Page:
Buying a sofa requires a strong knowledge of self, says Amy Rutherford, owner of furniture and home store Red Barn Mercantile in Alexandria. “The first question I ask people is ‘Where is it going?’ Then, ‘How do you use your space? What’s your lifestyle like?’ ” If you like entertaining, you might go for a traditional shape, with rolled arms. If you live more casually, you might go with something slipcovered. Because sofas are such big purchases, they also require a lot of research and measurements. The width of the sofa needs to fit up or down any stairs, through the doorway and in the room itself. The height of the seat should be about the same as other seats in the room. And don’t forget the depth, D.C. interior designer Byron Risdon says. “Is it going to cut off a door or be in the way? Measure, measure, measure.” Beyond size, there’s fabric to choose, different cushion materials, different shapes — it can all get a little overwhelming.
So we asked five designers and shop owners to give us the skinny on their favorite sofas — ones they’ve touched, sat on or sourced for real homes. It’s up to you and your tape measure to decide the right fit for you.
“I have this sofa . . . and I love it because it is so cozy,” Rutherford says of Cisco Brothers’ Seda, which her shop sells ($2,997, redbarnmercantile.com). “I like putting up my feet and snuggling in the corner and reading a book or watching TV with my kids.” She recommends it for a living room or family room and suggests that families choose a white denim slipcover for it. “You pull it off, throw it in the wash, bleach it and throw it back on,” she says.
When you have kids or pets, it’s important to choose your sofa fabric wisely. Risdon favors furniture makers that understand this and points to Room & Board’s 88-inch Dean sofa, which comes in indoor-outdoor Sunbrella fabric and performance fabric options ($1,799-$2,499, roomandboard.com). (If you have cats, pay attention to fabric weave, too. Large weaves don’t play well with cat claws.) No matter what you choose, get a protective treatment, Risdon says, by a professional company such as Fiber-Seal.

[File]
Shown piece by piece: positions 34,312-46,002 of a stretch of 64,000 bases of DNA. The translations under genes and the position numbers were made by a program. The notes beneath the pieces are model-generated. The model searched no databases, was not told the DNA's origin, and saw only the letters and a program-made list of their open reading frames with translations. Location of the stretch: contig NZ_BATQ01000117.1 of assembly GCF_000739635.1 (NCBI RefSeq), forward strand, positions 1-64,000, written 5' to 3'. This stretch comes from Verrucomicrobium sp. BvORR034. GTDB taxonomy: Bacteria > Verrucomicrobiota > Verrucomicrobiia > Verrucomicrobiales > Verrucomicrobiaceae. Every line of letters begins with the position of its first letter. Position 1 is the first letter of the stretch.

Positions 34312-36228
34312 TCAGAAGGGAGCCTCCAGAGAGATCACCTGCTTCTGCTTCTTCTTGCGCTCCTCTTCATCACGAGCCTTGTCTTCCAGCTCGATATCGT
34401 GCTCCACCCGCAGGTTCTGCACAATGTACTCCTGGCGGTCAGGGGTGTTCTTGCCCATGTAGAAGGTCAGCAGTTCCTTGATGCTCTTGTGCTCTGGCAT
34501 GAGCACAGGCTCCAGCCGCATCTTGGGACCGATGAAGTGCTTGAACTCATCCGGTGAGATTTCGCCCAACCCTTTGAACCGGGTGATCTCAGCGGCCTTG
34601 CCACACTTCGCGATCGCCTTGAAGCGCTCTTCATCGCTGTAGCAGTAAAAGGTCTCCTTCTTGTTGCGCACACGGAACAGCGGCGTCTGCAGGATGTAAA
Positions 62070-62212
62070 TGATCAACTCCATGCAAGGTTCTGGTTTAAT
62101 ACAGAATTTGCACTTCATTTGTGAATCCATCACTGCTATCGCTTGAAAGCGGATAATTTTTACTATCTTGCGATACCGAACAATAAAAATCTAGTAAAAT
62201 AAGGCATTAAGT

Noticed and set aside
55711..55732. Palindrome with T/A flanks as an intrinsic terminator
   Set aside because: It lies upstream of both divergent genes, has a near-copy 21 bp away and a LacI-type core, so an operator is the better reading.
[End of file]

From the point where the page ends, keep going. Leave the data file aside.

If you can’t sit on a sofa before you buy it, designer and artist Kristin Try of Alexandria’s Gingham & Grosgrain says you need to make sure the company you’re buying from has great customer service. She chose the Rose apartment sofa from Interior Define, a company she likes, for a client with a small space and traditional taste ( $1,200, interiordefine.com.) The English roll arm style makes it warmer than most of the urban-modern small-space sofas out there.
For a recent grad or a working 20-something, interior designer Maureen Baker, based in New York with international firm Décor Aid, likes the Flatiron gray apartment sofa, with its single cushion and cool metal legs ($799, cb2.com). It also has slim arms, something that Risdon says will make it appear less obtrusive: “If you live in a smaller apartment, having a sofa with slimmer lines makes it appear as if it’s taking up less space.”
If you have a big room to fill, by all means, go with a big sofa! (“My biggest pet peeve is little tiny furniture in a big space,” Rutherford says.) The sizable Dryden two-piece sectional is for a “savvy buyer,” Baker says — “someone who is not ready to go custom, but has graduated from the Craigslist arena” ($2,699, crateandbarrel.com). The sofa has a high-quality fill and the promise of a long life.